Transcriptome profiling of pyrethroid resistant and susceptible mosquitoes in the malaria vector, Anopheles sinensis
- Equal contributors
1 Department of Parasitology, Medical College of Soochow University, Suzhou 215123, PR China
2 Jiangsu Institute of Parasitic Diseases, Key Laboratory of Parasitic Disease Control and Prevention (Ministry of Health), Jiangsu Provincial Key Laboratory of Parasite Molecular Biology, Wuxi, Jiangsu Province 214064, PR China
3 Program in Public Health, College of Health Sciences, University of California at Irvine, Irvine, CA 92697, USA
BMC Genomics 2014, 15:448 doi:10.1186/1471-2164-15-448Published: 9 June 2014
Anopheles sinensis is a major malaria vector in China and other Southeast Asian countries, and it is becoming increasingly resistant to the insecticides used for agriculture, net impregnation, and indoor residual spray. Very limited genomic information on this species is available, which has hindered the development of new tools for resistance surveillance and vector control. We used the 454 GS FLX system and generated expressed sequence tag (EST) databases of various life stages of An. sinensis, and we determined the transcriptional differences between deltamethrin resistant and susceptible mosquitoes.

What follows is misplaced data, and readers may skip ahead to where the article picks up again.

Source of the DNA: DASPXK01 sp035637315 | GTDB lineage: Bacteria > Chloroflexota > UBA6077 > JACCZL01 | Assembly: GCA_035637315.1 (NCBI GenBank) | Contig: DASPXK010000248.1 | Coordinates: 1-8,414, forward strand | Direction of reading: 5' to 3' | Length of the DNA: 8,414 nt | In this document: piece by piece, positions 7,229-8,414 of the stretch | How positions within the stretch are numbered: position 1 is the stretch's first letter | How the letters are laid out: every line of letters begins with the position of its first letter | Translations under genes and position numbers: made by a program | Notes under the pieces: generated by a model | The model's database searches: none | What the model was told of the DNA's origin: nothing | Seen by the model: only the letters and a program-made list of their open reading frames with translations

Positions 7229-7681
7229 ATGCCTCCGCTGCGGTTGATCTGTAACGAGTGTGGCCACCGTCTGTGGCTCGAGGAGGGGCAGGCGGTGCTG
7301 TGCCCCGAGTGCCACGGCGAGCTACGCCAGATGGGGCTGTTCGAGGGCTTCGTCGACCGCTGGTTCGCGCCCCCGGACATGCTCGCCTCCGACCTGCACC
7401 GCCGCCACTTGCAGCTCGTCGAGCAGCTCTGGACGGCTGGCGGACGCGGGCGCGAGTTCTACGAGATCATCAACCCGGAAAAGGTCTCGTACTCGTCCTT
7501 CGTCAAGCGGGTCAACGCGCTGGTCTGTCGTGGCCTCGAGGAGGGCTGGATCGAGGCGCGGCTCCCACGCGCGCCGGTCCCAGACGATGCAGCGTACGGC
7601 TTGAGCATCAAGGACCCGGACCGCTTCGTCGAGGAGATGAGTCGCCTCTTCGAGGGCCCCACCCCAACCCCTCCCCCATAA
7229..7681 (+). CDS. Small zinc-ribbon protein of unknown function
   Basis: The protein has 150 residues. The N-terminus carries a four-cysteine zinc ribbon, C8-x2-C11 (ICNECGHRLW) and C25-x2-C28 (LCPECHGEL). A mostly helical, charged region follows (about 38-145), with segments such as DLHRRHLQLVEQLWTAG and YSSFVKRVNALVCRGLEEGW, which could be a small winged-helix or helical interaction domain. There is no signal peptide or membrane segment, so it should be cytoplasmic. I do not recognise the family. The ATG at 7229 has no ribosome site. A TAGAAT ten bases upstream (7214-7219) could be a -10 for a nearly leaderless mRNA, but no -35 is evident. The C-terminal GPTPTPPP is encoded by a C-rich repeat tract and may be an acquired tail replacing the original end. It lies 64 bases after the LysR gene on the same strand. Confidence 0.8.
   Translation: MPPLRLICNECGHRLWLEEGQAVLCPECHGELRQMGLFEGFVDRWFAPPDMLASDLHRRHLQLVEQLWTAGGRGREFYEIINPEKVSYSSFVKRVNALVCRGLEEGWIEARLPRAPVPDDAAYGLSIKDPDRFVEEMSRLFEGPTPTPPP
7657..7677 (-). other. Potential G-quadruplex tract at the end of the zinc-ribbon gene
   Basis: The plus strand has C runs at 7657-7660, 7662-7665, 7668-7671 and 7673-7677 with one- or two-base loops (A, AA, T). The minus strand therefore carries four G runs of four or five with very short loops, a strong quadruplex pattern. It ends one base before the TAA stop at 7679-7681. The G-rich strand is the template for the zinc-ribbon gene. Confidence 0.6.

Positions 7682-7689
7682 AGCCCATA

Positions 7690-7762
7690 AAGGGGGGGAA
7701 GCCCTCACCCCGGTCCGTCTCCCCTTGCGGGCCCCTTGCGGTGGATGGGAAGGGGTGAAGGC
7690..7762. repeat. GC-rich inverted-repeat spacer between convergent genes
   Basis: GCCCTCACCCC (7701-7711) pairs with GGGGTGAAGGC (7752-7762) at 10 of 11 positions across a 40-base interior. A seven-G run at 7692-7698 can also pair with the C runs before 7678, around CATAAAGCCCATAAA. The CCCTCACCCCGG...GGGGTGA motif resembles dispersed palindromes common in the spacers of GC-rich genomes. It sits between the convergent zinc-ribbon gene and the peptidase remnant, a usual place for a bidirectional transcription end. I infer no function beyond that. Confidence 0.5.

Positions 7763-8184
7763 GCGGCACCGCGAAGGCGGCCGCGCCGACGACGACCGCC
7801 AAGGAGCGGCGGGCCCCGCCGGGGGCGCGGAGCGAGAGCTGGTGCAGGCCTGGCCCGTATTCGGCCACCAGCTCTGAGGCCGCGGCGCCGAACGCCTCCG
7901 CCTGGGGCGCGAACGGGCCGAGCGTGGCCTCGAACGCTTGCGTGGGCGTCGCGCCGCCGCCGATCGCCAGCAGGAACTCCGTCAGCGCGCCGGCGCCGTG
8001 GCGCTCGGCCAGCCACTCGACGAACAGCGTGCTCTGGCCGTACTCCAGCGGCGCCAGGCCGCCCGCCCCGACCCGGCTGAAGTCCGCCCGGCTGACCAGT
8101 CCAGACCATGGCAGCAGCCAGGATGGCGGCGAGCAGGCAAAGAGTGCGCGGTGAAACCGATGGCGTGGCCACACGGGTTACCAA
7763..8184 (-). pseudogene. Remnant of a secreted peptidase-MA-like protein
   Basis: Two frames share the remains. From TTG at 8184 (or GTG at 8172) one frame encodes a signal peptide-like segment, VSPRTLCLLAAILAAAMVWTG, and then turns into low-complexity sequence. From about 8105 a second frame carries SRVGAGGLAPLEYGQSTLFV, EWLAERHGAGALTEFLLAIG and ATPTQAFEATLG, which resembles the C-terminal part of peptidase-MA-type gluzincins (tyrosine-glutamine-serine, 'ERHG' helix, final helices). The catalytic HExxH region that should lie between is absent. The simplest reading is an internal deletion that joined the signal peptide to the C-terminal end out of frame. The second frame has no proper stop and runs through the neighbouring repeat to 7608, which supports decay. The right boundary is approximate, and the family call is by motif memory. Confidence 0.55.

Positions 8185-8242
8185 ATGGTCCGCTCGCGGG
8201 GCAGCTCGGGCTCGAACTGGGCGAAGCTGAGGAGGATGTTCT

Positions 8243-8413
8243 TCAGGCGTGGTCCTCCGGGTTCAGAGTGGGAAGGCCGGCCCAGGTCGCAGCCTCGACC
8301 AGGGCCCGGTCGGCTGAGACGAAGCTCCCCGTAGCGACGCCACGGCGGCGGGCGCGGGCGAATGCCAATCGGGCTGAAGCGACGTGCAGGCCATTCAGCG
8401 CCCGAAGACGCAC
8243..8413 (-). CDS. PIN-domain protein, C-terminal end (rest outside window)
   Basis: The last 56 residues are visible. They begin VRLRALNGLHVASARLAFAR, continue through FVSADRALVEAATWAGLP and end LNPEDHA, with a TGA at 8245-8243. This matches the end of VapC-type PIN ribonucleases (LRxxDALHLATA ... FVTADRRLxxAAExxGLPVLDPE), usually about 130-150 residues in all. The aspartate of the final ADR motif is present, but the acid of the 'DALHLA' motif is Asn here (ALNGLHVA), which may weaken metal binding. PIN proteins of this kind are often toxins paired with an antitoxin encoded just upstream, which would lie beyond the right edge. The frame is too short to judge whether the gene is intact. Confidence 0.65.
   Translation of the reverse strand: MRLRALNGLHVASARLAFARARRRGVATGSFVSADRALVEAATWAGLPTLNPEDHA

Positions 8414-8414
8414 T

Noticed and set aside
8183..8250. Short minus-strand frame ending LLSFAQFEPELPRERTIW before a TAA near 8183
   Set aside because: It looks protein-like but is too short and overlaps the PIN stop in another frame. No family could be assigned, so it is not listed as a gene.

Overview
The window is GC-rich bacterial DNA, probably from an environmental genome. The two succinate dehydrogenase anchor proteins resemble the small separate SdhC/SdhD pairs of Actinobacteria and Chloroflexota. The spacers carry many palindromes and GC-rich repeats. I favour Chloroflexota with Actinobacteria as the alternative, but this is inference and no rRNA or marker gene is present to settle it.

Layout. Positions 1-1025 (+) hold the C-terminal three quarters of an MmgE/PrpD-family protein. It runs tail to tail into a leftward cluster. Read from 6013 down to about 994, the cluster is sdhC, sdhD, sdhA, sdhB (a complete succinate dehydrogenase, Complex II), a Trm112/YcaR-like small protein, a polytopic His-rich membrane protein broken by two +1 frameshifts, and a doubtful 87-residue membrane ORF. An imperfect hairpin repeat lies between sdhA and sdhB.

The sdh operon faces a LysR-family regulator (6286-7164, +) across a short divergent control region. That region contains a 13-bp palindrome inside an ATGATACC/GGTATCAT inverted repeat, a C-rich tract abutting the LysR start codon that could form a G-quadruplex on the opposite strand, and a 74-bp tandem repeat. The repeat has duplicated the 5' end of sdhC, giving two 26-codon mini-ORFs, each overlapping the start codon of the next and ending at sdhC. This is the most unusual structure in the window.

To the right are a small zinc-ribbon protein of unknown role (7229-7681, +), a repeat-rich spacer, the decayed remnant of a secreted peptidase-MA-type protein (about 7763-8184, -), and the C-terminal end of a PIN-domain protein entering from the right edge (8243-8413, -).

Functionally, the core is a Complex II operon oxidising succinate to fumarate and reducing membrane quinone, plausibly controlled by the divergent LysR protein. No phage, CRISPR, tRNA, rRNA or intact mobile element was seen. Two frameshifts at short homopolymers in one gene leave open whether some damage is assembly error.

The 454 GS FLX transcriptome sequencing yielded a total of 624,559 reads (average length of 290 bp) with the pooled An. sinensis mosquitoes across various development stages. The de novo assembly generated 33,411 contigs with average length of 493 bp. A total of 8,057 ESTs were generated with Gene Ontology (GO) and Kyoto Encyclopedia of Genes and Genomes (KEGG) annotation. A total of 2,131 ESTs were differentially expressed between deltamethrin resistant and susceptible mosquitoes collected from the same field site in Jiangsu, China. Among these differentially expressed ESTs, a total of 294 pathways were mapped to the KEGG database, with the predominant ESTs belonging to metabolic pathways. Furthermore, a total of 2,408 microsatellites and 15,496 single nucleotide polymorphisms (SNPs) were identified.
The annotated EST and transcriptome databases provide a valuable genomic resource for further genetic studies of this important malaria vector species. The differentially expressed ESTs associated with insecticide resistance identified in this study lay an important foundation for further functional analysis. The identified microsatellite and SNP markers will provide useful tools for future population genetic and comparative genomic analyses of malaria vectors.